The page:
Khursheed Ahmad Butt


Khursheed Ahmad ButtKhursheed Ahmad Butt is a senior research fellow at the department Of commerce, University of Kashmir working of stock market and macroeconomic variables. He has qualified both state eligibility test and national eligibility test. His main areas of interest include Finance and banking, capital markets and accounting.

Papers Published in World Economics:

Exchange Rate Fluctuations and Stock Market Returns in Emerging Asian Economies

Exchange rates are a prominent macroeconomic variable that exposes emerging stock markets to international economic risks. This study attempts to understand and explain stock market returns and exchange rate dynamics in the progressive emerging market group of Asia. The study applies the ARDL modelling technique and Granger causality test to monthly time-series data. It finds that import-dominated countries (India, Indonesia and Turkey) have positive exchange rate coefficients while for export-dominated countries (China), an increase in real effective exchange rate affects stock returns negatively. Causality analysis reveals informational inefficiency among the sample countries except for Indonesia, because exchange rate movements lead stock prices. The study concludes that the exchange rate is highly significant for investors (global and domestic) and policymakers in the Asian economies reviewed, who focus on it to better diversify their portfolios.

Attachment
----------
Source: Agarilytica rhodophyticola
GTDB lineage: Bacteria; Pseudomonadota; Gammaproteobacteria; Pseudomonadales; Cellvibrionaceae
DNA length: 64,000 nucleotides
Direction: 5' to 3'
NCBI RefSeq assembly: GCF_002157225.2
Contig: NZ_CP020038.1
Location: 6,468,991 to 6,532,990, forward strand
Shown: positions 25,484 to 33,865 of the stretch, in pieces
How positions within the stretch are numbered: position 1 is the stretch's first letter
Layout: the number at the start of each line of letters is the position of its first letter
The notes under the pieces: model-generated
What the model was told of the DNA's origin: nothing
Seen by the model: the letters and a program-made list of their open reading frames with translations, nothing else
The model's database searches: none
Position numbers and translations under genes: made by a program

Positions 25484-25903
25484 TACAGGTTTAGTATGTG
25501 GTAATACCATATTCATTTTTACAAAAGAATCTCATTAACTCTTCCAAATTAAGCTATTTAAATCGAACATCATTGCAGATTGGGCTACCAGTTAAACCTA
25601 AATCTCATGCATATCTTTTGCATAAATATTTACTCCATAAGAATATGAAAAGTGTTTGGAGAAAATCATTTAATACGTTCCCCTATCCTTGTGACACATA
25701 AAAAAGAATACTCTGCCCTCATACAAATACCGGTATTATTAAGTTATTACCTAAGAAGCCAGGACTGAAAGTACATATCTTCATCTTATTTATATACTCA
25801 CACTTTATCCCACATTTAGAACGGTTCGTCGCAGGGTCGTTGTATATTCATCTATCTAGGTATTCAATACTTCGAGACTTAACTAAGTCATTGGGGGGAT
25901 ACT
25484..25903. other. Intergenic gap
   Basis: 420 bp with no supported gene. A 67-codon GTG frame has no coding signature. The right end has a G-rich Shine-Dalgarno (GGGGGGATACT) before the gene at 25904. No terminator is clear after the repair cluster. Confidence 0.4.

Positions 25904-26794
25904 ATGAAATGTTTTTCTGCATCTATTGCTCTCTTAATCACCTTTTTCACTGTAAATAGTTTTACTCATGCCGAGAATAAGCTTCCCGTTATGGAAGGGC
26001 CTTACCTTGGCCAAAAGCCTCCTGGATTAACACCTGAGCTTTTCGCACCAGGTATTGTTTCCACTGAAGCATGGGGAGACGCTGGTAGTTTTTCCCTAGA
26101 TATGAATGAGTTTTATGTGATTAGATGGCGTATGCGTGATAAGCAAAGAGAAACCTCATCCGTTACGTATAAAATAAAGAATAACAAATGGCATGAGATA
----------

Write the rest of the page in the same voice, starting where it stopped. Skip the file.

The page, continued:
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Relationship Between Macroeconomic Variables and Stock Market Returns

The present study is an attempt to understand the interactions between prominent macroeconomic variables and stock market returns among seven emerging economies by using a novel econometric technique, the ARDL model. The study found macroeconomic variables do have significant impact on stock market returns although varying in magnitude and direction across sample countries. Significant external impact of oil prices and exchange rates is visible on stock market returns of emerging economies. Stock returns of the emerging economies are informationally inefficient because understanding the trends in macroeconomic variables can be used to beat the market.

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